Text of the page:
twenty-five years. Woolen cloth from long distance being sent there to be finished. The frugal housewife of that day carded the wool, spun the yarn and wove the cloth that clothed the family.

The first school at Westfield Flats was taught in a private house by Sylvanus Bascom, who was a settler at the mouth of Boscom Brook, now in the middle district. The first school house was a plank building located between the Darbee Brook and the highway just north of Dr. R.C. Tuttle's residence. About 1849 the district was divided; district No. 1 building a new school house on the Darbee knoll and district No. 7 building at the upper end of Rockland.

The cold spring at the foot of the Mountain back of W.J.Reynold's residence is known to old residents as the Luther spring, it having been a favorite of Luther Stewart.

That part of the old cemetery at Roscoe which was formerly enclosed by a stone wall was used from the first, one half the land being from the Cornelius Cochran farm and one half from the Jehiel Stewart farm. After being in use many years, the land was deeded by Cochran and Stewart to James Morton, Supervisor of Rockland, for use of the town. The newer portion was owned by Peter Stewart, who had it surveyed and mapped and sold the lots to individuals.

A Mr. Harrington was one of the first to be buried in the old cemetery; he went to Adam J. Doll's store at Downsville after salt, powder, lead, etc.; on his way home it appeared he was taken ill and was found dead near the site of the Spring Brook acid factory; he had left a part of his goods in tow or three places along the trail, apparently to lighten his burden and was found sitting against a large elm tree.

The territory comprised in Rockland was never a part of Liberty, yet at the first town meeting of Liberty, held April 7th, 2807, the following "good men tried and true" were elected officers for Liberty, viz:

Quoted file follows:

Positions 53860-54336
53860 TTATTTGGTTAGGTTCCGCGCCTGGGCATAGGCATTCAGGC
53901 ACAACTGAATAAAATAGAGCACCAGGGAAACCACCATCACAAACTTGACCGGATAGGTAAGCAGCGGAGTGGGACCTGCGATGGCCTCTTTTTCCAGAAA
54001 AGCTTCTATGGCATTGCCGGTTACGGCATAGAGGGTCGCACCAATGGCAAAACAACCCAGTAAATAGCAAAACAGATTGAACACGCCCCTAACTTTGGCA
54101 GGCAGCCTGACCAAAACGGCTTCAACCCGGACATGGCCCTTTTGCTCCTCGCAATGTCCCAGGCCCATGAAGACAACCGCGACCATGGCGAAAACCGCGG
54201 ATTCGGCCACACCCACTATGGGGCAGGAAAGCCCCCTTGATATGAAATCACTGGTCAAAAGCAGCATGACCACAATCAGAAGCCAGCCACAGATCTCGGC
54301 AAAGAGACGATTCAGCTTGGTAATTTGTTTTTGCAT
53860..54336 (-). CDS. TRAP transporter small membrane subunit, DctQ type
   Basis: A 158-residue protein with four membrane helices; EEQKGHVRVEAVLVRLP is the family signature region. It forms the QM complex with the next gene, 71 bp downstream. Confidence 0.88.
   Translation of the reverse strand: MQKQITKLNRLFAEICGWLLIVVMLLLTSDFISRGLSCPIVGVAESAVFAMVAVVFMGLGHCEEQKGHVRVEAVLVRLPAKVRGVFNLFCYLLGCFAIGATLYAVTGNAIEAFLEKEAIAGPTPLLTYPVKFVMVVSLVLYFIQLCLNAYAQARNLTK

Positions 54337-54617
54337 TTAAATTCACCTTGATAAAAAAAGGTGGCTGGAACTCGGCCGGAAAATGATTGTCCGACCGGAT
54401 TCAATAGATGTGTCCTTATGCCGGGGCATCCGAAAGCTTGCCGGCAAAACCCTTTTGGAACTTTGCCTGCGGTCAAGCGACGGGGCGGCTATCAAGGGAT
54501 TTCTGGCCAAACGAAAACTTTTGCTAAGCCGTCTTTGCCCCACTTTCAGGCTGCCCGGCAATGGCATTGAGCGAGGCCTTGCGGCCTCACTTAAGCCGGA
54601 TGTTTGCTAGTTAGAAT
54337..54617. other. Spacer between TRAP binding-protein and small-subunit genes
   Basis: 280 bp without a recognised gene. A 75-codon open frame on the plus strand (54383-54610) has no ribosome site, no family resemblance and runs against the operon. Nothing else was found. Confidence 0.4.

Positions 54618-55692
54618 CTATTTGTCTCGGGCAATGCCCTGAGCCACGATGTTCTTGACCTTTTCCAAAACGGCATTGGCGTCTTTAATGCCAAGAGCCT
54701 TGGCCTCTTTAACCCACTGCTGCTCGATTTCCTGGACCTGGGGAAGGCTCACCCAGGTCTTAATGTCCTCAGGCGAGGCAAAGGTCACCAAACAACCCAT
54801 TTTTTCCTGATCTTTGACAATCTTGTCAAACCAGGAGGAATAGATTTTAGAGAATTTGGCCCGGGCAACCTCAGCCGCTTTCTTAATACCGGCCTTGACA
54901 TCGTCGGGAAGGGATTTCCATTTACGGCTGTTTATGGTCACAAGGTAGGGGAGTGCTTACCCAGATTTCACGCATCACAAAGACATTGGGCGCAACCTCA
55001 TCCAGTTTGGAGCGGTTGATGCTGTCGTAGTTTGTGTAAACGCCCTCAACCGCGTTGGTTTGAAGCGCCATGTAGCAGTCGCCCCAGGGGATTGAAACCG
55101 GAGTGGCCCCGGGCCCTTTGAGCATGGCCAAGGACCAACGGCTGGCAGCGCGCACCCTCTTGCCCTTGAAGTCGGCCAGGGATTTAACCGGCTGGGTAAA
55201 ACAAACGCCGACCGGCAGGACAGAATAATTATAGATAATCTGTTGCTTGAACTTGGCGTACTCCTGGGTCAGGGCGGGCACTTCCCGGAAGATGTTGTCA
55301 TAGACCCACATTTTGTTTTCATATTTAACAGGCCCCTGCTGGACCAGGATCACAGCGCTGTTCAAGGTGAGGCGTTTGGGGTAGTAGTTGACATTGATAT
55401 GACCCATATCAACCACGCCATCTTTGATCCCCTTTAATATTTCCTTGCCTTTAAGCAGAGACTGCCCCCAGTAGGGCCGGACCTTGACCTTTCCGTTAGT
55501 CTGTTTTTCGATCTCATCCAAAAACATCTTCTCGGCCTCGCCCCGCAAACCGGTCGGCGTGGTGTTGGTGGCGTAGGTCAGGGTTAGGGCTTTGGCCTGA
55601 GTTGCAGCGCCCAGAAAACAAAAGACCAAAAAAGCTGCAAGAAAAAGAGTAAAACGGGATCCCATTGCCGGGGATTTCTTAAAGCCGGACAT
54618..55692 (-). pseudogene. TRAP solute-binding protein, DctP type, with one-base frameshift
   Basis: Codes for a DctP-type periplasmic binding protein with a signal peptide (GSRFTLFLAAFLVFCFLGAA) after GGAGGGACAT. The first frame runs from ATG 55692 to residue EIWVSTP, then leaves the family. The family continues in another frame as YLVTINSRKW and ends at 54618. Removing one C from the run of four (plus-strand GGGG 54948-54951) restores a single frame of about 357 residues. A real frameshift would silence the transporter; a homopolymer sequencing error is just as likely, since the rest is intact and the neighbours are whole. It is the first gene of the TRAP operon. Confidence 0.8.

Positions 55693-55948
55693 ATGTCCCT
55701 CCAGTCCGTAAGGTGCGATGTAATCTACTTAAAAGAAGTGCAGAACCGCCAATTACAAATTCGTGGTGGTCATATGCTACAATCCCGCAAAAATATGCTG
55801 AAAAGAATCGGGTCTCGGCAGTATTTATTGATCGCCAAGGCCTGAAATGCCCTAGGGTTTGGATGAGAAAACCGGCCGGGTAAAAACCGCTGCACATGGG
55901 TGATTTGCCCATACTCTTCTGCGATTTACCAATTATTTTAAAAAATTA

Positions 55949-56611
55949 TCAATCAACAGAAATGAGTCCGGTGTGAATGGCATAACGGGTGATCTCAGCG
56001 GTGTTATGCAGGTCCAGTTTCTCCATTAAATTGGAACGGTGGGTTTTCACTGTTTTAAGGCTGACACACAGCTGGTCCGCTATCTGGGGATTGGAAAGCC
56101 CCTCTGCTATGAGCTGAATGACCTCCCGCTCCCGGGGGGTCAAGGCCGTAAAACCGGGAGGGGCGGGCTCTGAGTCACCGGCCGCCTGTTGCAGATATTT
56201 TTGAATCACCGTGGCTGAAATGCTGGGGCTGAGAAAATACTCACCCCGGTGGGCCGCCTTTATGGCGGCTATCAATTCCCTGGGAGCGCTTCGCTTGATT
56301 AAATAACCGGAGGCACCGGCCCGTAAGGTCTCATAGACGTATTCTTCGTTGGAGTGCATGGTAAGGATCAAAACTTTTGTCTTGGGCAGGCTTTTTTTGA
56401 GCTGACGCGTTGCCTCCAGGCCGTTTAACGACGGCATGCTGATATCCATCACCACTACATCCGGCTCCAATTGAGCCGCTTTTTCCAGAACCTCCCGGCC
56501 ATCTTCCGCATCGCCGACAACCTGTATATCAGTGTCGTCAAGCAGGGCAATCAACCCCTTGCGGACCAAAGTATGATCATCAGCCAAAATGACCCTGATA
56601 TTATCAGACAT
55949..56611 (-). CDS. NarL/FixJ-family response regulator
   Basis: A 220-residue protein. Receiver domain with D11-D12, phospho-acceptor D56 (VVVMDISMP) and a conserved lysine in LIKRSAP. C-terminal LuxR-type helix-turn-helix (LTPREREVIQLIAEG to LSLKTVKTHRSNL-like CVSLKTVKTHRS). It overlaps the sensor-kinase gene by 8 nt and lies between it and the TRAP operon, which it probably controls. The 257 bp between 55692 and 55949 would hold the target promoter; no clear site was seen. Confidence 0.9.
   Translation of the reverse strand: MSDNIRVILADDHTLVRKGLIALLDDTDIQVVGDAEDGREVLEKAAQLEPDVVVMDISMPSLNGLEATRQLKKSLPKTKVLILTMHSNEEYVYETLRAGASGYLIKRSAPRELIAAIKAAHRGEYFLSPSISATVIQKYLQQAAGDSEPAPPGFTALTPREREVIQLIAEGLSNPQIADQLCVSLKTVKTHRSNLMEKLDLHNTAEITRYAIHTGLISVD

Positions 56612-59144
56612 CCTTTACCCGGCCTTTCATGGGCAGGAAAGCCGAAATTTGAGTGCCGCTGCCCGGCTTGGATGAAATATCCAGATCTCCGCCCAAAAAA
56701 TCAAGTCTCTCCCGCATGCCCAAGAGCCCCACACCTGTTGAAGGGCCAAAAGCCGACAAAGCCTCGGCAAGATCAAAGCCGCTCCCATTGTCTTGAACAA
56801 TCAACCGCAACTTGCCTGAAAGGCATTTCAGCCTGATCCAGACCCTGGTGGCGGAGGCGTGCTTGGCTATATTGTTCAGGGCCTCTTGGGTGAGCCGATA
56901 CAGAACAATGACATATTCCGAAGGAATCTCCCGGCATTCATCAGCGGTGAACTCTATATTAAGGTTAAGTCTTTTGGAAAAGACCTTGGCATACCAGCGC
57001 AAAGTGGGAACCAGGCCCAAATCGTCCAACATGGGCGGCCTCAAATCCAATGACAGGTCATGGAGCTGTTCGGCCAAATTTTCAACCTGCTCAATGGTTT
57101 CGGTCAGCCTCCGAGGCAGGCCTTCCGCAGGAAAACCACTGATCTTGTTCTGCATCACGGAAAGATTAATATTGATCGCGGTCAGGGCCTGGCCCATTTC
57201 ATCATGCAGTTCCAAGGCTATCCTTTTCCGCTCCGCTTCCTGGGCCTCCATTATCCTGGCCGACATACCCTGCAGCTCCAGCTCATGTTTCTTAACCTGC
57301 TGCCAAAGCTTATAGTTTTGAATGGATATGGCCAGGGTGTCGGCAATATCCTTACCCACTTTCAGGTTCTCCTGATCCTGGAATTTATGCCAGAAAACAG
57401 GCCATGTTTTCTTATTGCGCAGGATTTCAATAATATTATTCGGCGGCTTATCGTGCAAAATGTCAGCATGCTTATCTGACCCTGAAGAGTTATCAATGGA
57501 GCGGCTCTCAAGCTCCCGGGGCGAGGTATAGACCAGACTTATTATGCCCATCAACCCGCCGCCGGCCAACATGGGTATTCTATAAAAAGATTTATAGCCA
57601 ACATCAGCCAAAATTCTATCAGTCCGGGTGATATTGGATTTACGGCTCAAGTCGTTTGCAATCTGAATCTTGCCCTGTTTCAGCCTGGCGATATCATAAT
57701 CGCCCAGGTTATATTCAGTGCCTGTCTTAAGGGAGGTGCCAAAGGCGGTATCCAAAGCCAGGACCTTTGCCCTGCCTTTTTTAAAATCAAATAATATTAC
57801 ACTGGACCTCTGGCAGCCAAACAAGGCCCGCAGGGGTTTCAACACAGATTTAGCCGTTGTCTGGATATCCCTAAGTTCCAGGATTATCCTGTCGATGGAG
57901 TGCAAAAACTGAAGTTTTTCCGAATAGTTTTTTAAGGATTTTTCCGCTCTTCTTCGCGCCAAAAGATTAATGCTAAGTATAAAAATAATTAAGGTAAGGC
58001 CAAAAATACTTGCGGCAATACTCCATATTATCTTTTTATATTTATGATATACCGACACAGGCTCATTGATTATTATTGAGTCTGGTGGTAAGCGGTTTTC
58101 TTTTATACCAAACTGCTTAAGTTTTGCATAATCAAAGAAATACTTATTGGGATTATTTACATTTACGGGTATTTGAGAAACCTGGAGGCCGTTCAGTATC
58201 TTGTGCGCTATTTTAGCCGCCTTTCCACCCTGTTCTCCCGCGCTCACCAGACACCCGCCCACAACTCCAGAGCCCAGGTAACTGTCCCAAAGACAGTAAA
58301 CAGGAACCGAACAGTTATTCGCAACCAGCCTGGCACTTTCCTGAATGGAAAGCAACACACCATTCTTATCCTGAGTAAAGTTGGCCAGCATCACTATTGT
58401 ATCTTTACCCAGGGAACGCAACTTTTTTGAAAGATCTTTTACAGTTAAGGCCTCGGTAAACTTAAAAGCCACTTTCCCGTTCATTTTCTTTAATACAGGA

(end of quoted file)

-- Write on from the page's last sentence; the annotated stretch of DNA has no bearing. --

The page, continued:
Robert Cochran, Esq., President,
Samuel Darbee, Teller of Votes,
Levi Kimball, Assessor,
Samuel Darbee, Com. of Highways,
Robert Cochran, Overseer of Poor,
William Cochran, Constable,
Cornelius Cochran, Path Master.

Of the twenty officers elected, the above seven were residents of Lower Westfield, at that time a part of Neversink. Maybe they thought Liberty needed help, maybe the craving for public office engendered by the New England town meeting started them over the Blue Mountains to Roswell Russell's house on the site of Liberty village to vote. Query--is it strange that the descendents of these pioneers still want to be Supervisors, Town Clerks, Assessors, etc.

The first store in the town was opened about 1820 by William Sprague and Hezekiah Loveland. It was located on the William Sprague farm, now owned by Joseph Sherwood, one half mile east of Roscoe. Goods
were brought by sailing vessels from New York to Newburgh an from there by teams to Westfiel In 1824 both Sprague and Loveland went to New York to buy goods. With about forty other people, they took passage
homeward on the sloop Neptune on which their goods were being freighted. When in sight of Newburgh, a storm capsized the vessel and Mr. Loveland and about thirty others were drowned, Mr. Sprague being one of the half
dozen who escaped.

(From _ROSCOE AND ROCKLAND 1909._, a brochure produced for the town's centennial celebration, author unknown. Copies of this transcription may NOT be sold for any reason. )